Smoke a cigar containing Cuban tobacco in Mexico, go to American jail.

That's the new rule handed down by the odiously-but-accurately named Office of Foreign Assets Control, the freedom-abroad-limiting wing of the Treasury Department. The clarification [PDF], issued Sept. 30, explains that the previous $100 limit on Americans' importation of Cuban merchandise (I should say, licensed Americans' importation, since buying a Cuban tortilla is illegal without Treasury Dept. permission), has now been reduced to $0. And don't think you're free from Uncle Sam if a buddy gives you a Cohiba in Cancun, or even if you're not an American citizen.

This prohibition extends to such products acquired in Cuba, irrespective of whether a traveler is licensed by OFAC to engage in Cuba travel related transactions, and to such products acquired in third countries by any U.S. traveler, including purchases at duty free shops. Importation of these Cuban goods is prohibited whether the goods are purchased directly by the importer or given to the importer as a gift. […]

The question is often asked whether United States citizens or permanent resident aliens of the United States may legally purchase Cuban origin goods, including tobacco and alcohol products, in a third country for personal use outside the United States. The answer is no. […] [T]he prohibition extends to cigars manufactured in Cuba and sold in a third country and to cigars manufactured in a third country from tobacco grown in Cuba. […]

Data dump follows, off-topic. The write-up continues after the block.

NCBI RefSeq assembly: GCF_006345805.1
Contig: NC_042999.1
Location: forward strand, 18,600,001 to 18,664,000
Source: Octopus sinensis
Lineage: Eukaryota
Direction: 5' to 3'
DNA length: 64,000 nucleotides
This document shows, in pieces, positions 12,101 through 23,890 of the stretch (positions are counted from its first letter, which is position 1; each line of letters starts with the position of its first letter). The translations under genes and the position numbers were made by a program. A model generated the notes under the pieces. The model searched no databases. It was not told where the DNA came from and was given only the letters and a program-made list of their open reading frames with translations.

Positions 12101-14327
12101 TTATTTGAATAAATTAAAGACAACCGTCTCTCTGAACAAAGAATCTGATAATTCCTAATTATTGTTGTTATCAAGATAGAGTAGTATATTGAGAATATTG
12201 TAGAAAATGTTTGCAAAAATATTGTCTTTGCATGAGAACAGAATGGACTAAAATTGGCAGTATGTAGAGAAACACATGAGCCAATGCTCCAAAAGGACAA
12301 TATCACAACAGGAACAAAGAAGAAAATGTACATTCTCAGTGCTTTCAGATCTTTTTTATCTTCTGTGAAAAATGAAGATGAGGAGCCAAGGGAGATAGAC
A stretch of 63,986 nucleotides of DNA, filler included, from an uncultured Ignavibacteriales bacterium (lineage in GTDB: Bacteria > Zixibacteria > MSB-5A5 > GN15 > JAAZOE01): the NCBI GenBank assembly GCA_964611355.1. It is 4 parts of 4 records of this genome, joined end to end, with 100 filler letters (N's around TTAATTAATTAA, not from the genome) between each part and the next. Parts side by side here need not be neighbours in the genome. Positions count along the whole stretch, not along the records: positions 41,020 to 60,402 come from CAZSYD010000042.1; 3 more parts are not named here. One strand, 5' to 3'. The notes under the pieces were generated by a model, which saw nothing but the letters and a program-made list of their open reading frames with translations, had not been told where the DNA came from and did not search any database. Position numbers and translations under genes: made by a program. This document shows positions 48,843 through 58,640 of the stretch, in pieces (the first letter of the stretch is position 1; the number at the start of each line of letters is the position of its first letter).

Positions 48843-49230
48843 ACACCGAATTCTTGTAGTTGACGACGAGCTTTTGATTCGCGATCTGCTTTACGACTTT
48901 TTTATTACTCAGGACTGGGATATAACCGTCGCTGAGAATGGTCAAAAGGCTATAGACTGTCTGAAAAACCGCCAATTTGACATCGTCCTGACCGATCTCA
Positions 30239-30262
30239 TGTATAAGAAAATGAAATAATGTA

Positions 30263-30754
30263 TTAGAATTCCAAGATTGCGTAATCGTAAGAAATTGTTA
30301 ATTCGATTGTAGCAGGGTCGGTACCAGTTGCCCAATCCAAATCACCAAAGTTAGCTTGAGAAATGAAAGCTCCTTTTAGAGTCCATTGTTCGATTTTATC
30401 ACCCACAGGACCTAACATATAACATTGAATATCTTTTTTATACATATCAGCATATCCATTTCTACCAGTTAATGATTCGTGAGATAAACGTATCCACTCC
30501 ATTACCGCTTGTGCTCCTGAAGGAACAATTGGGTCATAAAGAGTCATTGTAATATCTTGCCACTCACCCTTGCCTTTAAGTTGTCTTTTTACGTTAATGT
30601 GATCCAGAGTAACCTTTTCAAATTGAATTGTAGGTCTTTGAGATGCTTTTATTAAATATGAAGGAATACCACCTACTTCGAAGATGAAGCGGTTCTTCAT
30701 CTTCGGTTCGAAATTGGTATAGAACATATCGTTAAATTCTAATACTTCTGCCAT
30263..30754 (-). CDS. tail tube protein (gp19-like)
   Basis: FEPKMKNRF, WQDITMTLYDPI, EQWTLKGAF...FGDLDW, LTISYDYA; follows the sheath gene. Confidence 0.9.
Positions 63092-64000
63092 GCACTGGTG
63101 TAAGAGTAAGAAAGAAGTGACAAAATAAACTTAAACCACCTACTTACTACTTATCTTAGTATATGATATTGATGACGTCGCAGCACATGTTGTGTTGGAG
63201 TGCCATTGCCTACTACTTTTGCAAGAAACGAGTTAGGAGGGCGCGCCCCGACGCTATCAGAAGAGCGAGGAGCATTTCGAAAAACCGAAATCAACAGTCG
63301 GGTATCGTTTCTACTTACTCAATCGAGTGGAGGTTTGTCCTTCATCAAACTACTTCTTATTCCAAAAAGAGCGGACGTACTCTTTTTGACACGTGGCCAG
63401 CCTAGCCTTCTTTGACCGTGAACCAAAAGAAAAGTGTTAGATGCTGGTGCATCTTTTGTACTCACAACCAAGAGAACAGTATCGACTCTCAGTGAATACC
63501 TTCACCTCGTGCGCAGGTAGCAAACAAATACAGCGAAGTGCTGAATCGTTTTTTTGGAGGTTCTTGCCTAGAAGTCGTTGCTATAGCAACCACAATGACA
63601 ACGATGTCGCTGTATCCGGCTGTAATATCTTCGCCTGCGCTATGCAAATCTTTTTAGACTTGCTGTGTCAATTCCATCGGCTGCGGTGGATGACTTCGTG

Criminal penalties for violation of the Regulations range up to $1,000,000 in fines for corporations, $250,000 for individuals and up to 10 years in prison. Civil penalties of up to $65,000 per violation may be imposed by OFAC.

In other OFAC news, a coalition of publishing groups, including PEN America and the Association of American University Presses, filed suit late last month against OFAC and Treasury, claiming that OFAC's outrageous and counter-productive new rules prohibiting by force of jail time "substantive or artistic alteration or enhancement" of editorial works originating from countries under full U.S. embargo (Iran, Cuba, Sudan), are in violation of, among other things, the First Amendment. I wrote about the publishing ban earlier this year for The Walrus magazine, with an update here at Hit & Run.